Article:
Jeff Helminiak / Peninsula Clarion
A green Little Free Library stands at the edge of Daubenspeck Family Park on Wednesday in Kenai.

Jeff Helminiak / Peninsula Clarion A green Little Free Library stands at the edge of Daubenspeck Family Park on Wednesday in Kenai.

Proposal would bring more Little Free Libraries to Kenai

The proposal to expand the program came from Friends of the Kenai Library

Tucked quietly behind a grove of spruce trees near the Kenai Walmart is a pale green house filled with books. It’s mounted on a stake and is part of a network of Little Free Libraries scattered throughout the city.

Stuffed with Dean Koontz paperbacks and a flimsy copy of “Corduroy,” the box operates on a take a book, share a book model that some in Kenai would like to expand.

More Little Free Libraries could be coming to Kenai per a proposal from the Friends of the Kenai Library. The organization, which has a stated mission of enhancing library programs and participation, has raised money to expand the program according to documents provided to the City of Kenai’s beautification committee.

A Feb. 8 memo from Tyler Best, an administrative assistant with the Kenai Parks and Recreation Department, outlines 10 locations for proposed and current library locations. According to the memo, the City of Kenai already has three libraries, with one each at Forest Drive, Daubenspeck Family Park and Kenai Municipal Park. Those were installed in 2018, according to Clarion archives.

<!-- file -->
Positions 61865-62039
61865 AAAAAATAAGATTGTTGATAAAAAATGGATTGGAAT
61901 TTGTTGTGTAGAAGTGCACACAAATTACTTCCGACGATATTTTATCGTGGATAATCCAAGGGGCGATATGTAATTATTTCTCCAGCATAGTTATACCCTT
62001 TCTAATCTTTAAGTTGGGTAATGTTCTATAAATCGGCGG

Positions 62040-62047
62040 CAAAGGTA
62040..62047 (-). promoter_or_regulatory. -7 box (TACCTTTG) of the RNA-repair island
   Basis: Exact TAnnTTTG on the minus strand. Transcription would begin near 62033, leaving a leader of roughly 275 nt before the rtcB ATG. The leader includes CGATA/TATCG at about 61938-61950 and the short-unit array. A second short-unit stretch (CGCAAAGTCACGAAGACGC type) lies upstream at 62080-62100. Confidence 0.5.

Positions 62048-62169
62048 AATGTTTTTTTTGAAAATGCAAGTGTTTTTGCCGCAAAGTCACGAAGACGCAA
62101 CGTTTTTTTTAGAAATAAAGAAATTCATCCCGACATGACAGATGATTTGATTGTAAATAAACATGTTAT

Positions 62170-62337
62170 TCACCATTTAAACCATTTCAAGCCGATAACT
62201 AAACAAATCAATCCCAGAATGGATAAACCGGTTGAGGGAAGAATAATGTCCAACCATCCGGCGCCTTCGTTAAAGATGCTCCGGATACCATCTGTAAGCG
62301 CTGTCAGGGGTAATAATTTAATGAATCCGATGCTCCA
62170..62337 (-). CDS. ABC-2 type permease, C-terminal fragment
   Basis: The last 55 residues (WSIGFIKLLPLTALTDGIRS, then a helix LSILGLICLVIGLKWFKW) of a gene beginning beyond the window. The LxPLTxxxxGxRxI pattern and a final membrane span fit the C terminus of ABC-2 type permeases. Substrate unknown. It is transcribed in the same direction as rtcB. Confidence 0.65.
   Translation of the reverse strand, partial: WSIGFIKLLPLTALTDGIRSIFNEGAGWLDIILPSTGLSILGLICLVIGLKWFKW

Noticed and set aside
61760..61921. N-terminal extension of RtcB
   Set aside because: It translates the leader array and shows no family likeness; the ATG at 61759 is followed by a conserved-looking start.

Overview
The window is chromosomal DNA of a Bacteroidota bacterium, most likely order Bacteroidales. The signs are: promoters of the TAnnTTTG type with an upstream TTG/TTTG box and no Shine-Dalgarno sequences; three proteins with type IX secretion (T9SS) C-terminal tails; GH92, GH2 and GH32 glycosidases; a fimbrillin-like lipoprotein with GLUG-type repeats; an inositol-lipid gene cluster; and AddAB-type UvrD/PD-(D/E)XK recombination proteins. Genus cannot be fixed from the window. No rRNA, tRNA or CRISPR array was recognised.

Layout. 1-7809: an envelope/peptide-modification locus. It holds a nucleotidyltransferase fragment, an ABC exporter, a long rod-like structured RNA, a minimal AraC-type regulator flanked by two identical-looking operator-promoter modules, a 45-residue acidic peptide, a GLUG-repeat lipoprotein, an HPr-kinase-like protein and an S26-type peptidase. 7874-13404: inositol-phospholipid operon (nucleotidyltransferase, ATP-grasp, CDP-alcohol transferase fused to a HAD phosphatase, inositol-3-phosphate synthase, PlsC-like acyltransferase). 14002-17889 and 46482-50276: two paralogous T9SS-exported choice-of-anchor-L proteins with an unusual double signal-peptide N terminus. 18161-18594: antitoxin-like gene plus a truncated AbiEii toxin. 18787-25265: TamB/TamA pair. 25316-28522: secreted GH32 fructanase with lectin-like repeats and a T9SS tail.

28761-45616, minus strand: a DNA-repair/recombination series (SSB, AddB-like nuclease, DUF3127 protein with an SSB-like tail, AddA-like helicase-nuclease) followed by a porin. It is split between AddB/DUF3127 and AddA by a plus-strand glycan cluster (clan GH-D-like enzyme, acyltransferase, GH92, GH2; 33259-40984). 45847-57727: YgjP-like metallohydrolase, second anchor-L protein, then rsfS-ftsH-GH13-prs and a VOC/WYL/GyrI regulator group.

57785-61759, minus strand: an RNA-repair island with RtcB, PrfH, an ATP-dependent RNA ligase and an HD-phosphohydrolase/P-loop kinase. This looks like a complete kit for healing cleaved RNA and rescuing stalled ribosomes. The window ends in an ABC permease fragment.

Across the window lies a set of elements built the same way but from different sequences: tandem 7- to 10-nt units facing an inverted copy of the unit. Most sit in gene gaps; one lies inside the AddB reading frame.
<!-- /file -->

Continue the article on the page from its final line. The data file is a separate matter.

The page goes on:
Best wrote that the city’s Parks and Recreation Department has agreed to review each site location on city land and to help with the installation of the libraries. The proposal was also presented to the Kenai Parks and Recreation Beautification Committee during the committee’s Feb. 15 meeting.

The first “Little Free Library” can be traced back to Todd Bol, of Wisconsin, who built a library box shaped like a schoolhouse to honor his mom. Bol put the library box in his front yard and it quickly became popular. Now, Little Free Library operates as a nonprofit organization with a stated mission of building community, inspiring readers and expanding book access.

More than $15,000 was donated to the Friends of the Kenai Library last year after the Kenai City Council postponed acceptance of a library grant pending review of materials to be purchased. The action prompted cries of censorship by members of the community and some council members as well as the launch of a GoFundMe fundraiser for the library.

Proposed future locations include at private residences near Cunningham Park and on Linwood Road, next to the Holy Assumption of the Virgin Mary Orthodox Church and at the Kenai Field of Flowers. Alterations to the city’s existing library locations include relocation for better accessibility.

More information on the Friends of the Kenai Library can be found on the organization’s Facebook page.

Reach reporter Ashlyn O’Hara at

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